For musical inspiration on men walking, click on this link: http://bit.ly/2xRQJjA

Why is there a Poodle in the Bathroom?

Growing up in New York City in the 1960s, a poodle lived in our bathroom. Pink, with black eyes and a white bow permanently sewn to its head, it sat atop the back of the toilet tank, beady eyes watching our family during the most intimate of moments. By now you’ve probably guessed that the crocheted body with four tiny legs and a bouncy tail, concealed the extra roll of toilet tissue.

Is this for the company?

When you live in a one bath apartment, there is a decorating dilemma. That single bathroom serves both family and guests. And so along with the poodle cozy, there were decorative hand towels that we didn’t touch. And now that I think about it, I never did see that poodle lying atop the tank disemboweled. That stuffed poodle was a permanent fixture. The order of the day: reach under the sink if you needed to refill the roll.

Toilet training?

Years later, the lessons learned in my childhood are hard to shake. And though we don’t have a poodle cozy for the extra roll of toilet tissue, I remain unwilling to use the decorative hand towels. Why should I have this reaction in my own home? It must be the result of my early toilet training.Continue reading . . .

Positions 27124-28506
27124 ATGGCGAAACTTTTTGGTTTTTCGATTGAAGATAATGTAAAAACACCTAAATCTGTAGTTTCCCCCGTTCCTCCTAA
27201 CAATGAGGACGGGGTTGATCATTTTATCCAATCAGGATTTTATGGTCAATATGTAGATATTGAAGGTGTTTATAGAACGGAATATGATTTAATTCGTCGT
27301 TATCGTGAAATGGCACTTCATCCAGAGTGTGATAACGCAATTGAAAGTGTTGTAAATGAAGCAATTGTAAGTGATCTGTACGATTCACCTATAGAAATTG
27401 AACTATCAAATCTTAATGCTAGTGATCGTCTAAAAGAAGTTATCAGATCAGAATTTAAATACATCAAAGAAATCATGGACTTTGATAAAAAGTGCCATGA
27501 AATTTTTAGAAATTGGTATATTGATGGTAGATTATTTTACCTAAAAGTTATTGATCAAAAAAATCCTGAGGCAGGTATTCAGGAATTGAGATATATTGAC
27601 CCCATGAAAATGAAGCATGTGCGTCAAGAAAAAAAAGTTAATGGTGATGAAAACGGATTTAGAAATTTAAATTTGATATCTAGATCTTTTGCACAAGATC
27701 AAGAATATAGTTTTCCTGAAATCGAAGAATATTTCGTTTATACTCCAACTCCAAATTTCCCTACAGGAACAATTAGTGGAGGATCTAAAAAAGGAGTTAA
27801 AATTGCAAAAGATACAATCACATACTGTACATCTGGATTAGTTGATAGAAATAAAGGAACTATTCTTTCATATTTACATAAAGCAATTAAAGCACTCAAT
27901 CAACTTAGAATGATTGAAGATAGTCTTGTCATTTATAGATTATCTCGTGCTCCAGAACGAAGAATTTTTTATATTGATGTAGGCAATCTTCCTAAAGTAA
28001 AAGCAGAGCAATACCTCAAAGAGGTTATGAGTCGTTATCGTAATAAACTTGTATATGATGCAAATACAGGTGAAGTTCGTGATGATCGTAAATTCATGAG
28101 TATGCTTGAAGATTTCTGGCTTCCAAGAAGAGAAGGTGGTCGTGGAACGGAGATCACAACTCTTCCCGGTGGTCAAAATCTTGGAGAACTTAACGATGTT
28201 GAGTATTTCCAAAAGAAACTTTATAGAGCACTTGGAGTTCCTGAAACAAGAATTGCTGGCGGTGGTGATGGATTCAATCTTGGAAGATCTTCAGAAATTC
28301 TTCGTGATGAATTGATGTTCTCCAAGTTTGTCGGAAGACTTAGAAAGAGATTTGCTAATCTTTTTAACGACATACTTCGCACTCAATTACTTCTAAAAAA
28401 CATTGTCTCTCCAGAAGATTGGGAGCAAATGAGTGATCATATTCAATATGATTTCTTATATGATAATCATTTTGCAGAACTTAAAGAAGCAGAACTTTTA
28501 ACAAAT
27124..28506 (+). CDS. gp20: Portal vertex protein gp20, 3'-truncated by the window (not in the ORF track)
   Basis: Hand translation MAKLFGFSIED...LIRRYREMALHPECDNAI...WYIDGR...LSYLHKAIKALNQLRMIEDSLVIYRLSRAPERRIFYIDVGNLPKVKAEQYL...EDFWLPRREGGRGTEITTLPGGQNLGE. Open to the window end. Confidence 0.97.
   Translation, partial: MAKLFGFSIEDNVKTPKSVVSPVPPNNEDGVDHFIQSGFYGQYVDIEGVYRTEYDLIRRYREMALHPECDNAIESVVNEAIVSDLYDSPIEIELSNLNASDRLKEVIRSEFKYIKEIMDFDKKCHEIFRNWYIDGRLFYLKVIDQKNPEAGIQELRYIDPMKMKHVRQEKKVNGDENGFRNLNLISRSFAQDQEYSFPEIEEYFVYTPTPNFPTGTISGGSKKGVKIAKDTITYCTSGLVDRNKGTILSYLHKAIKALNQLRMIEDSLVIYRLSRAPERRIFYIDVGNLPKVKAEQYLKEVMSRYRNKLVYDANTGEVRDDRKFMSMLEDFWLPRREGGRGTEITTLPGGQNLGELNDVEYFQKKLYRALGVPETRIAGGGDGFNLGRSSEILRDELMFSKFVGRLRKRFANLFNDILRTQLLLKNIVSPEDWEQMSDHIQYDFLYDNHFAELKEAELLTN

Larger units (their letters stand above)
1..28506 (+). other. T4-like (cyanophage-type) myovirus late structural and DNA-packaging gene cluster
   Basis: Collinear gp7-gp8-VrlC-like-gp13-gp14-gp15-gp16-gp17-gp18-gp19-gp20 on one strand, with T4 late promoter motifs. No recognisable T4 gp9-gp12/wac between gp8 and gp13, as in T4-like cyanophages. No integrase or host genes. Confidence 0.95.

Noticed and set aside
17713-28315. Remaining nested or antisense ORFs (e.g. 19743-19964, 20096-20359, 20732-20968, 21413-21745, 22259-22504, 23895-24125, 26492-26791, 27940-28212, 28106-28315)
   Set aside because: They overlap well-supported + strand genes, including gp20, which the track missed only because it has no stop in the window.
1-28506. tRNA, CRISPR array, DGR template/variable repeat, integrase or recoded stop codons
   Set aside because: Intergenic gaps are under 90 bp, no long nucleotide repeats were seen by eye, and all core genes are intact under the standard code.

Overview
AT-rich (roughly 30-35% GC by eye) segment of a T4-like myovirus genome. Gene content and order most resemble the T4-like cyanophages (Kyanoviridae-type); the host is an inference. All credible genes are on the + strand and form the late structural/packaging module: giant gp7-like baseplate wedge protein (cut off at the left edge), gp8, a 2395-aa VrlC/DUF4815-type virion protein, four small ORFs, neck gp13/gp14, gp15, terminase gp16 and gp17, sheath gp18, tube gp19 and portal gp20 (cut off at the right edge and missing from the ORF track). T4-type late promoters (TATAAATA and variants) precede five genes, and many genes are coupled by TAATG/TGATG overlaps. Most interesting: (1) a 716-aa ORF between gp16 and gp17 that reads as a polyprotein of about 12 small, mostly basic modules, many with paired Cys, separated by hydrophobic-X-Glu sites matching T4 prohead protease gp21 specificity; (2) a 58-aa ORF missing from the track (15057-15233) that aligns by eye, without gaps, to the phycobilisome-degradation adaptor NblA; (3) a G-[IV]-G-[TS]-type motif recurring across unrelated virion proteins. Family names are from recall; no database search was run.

Death & New Orleans

A few weeks ago, I was in New Orleans to celebrate a friend’s birthday. The city seemed to be full of funereal fun. Seriously. The tourist shops were stocked with voodoo dolls, death masks, and skeletons. Everywhere you turned there were signs of decadent decay. Above ground mausoleums—crumbling and creepy. And all the ghost tours. It seemed as if some poor soul had died a violent death on every corner. I guess that’s what happens when a city is situated below sea level. People are macabre.

1987?